Reference will now be made in detail to the present embodiment of the invention, an example of which is illustrated in the accompanying drawings. Wherever possible, the same reference numbers will be used throughout the drawings to refer to the same or like parts.
Systems and methods consistent with the present invention encode a list so that users of the list may make inquires to the coded list without the entire content of the list being revealed to the users.
Each item 102 in the list 105 turns on one or more bits in the bit array 110. That is, initially all the bits in the bit array 110 are low and are changed to high based on an item 102 in the list 105. More specifically, each item 102 in the list 105, once encoded by encoder 107, indicates which bit or bits to turn on in the bit array 110 to represent the item 102. For example, the first item 102 in the list 105 may turn on bits 1, 3, 11, as shown in
Each item 102 may turn on one or multiple bits in the bit array 110. In the example above, each item 102 turns on three (3) bits. However, a greater or lesser number of bits may be turned on for each item 102. The number of bits to turn on may be chosen to reduce the number of false positives that may result when a user makes an inquiry to the list 105, as discussed in greater detail below.
Once the encoder 107 has encoded each item 102 in the list 105, a bit array 110 with high and low values is used to represent the items 102 in the list 105. The bit array 110 may then be used by third parties for inquiry purposes without the content of the list 105 being revealed. Referring to
The inquiry item 202 undergoes the same encoding process that an original list item 102 undergoes. That is, the validation system 207 executes the same encoding process executed by the encoder 107. Recall that for the original list items 102, the encoder 107 determines which bits of the bit array 110 to turn on. For an inquiry item 202, the validation system 207 determines which bits of the bit array 110 to check. If all the bits checked are high, then the inquiry item 202 is determined to be part of the list. If at least one of the bits checked is low, then the inquiry item 202 is determined not to be part of the original list 105. For example, assume that that the validation system 207 processes the inquiry item 202, determining which bits to check. In
The standardizer 310 converts an input into a standard format prior to encoding. This step may be desirable for a list that may contain multiple variations of the same information. For example, a list that contains addresses may have multiple entries of the same address in different formats. It may be more efficient to encode a single representation of the same item than to encode each variation of the item. For instance, assume that multiple variations for an address are provided on a list. The entries include: 123 Main Street, Apartment 456; 123 Main St., Apt. 456; and 123 Main St., # 456. The standardizer 310 may convert each of these entries to 123 Main St. 456 and encode this representation of the address rather than encoding each variation of the address.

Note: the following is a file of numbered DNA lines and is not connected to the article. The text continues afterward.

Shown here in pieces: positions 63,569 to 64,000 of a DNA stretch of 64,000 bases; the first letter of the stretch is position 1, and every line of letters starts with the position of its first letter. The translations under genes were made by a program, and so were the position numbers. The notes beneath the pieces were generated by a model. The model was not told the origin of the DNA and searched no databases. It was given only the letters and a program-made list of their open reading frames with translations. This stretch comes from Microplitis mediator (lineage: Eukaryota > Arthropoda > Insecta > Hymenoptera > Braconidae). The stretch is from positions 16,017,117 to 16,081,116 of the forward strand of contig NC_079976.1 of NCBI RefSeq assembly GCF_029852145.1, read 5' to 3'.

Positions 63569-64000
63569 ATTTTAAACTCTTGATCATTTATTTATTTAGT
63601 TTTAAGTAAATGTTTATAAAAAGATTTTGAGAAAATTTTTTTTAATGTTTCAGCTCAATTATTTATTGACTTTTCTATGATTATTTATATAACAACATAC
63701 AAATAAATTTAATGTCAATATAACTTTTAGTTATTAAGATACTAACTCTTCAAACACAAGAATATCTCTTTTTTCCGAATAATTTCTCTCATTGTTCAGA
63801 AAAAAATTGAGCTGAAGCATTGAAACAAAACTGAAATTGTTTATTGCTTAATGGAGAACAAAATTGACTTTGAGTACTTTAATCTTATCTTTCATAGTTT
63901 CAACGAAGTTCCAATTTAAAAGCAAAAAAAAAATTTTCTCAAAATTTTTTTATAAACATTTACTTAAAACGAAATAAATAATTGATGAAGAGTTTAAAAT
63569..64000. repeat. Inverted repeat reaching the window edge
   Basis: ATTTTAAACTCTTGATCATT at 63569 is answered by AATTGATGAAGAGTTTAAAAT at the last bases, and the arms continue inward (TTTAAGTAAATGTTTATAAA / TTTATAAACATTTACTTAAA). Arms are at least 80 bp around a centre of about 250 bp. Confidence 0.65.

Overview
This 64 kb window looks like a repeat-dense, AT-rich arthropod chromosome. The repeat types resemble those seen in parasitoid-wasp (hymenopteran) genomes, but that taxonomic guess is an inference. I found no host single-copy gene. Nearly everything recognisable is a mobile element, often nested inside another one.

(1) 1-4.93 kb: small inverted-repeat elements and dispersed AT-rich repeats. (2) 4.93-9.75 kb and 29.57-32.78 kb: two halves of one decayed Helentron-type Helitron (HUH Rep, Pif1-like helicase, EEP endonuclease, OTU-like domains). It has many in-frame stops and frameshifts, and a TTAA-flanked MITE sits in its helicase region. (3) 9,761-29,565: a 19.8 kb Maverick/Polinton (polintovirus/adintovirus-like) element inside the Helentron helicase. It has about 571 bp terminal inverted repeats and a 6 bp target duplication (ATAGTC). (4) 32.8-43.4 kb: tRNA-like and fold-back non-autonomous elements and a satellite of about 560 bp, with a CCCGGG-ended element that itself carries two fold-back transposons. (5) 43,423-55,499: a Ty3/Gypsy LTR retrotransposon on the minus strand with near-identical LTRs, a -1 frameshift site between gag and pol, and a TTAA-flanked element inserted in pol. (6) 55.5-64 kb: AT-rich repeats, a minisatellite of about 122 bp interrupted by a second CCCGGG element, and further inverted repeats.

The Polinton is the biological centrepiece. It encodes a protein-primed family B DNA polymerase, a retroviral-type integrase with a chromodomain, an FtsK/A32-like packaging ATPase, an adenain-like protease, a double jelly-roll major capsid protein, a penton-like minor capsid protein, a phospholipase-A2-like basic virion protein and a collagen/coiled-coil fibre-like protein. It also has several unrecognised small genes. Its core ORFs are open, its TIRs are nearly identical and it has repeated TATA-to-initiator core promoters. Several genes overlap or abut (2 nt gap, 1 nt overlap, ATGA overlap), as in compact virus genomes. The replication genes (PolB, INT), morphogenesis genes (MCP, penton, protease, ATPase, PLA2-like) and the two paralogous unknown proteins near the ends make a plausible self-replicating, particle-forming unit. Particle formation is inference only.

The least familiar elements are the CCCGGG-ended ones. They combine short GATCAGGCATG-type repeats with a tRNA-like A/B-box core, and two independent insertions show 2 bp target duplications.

The standardizer 310 may standardize a list in accordance with the teachings disclosed in the provisional application entitled, “A Method For Standardizing A Mailing Address, Enhanced Modified Delivery Point”, by Robert Snapp, filed on Mar. 22, 2001, which is incorporated by reference. The provisional application discloses a method for standardizing a mailing address into a numeric string. As shown in
Once a list item 102 is standardized, it is input to the hashing function unit 320. The hashing function unit 320 may execute a one-way hash function, i.e., a function that transforms an input item making it difficult to impossible to reproduce the input. For example, a one-way hash function may take an input and produce an N-bit object having no obvious relationship to the input. Furthermore, a hash function may produce significantly different outputs for similar, but not identical, inputs. In an exemplary embodiment, the hashing function unit 320 executes a secure hashing algorithm, SHA-1, which was developed by the National Institute of Standards and Technology (NIST) and is an ANSI standard encryption technique.
The SHA-1 transforms an input into a 160-bit (20 byte) object called a message digest. The SHA-1 sequentially processes blocks of 512 bits when computing the message digest. Therefore, the SHA-1 pads an input bit string to produce a bit string with a length that is a multiple, n, of 512 prior to processing the input bit string. The SHA-1 pads the input bit string by appending a “1” to the input bit string, followed by a number of “0”s depending on the original length of the input bit string, followed by a 64-bit integer representing the original length of the input bit string. The number of “0”s appended to the input bit string equals a number which will produce a bit string with a length that is a multiple of 512 once the “1”, the “0”s, and the 64-bit integer is added to the input bit string. For example, to pad an input bit string with a length of 40, a “1” is appended to the input bit string, followed by 407 “0”s, followed by a 64-bit integer representing the length of the input bit string (i.e., 40).
The padded input bit string is viewed as a sequence of n blocks M1, M2, . . . , Mn, where Mi contains 16 words. Constant words K0, K1, . . . , K79 are used in the SHA-1, where, in hex:
Kt = 5A827999
(0 ≦ t ≦ 19)
Kt = 6ED9EBA1
((20 ≦ t ≦ 39)
Kt = 8F1BBCDC
(40 ≦ t ≦ 59)
Kt = CA52C1D6
(60 ≦ t ≦ 79)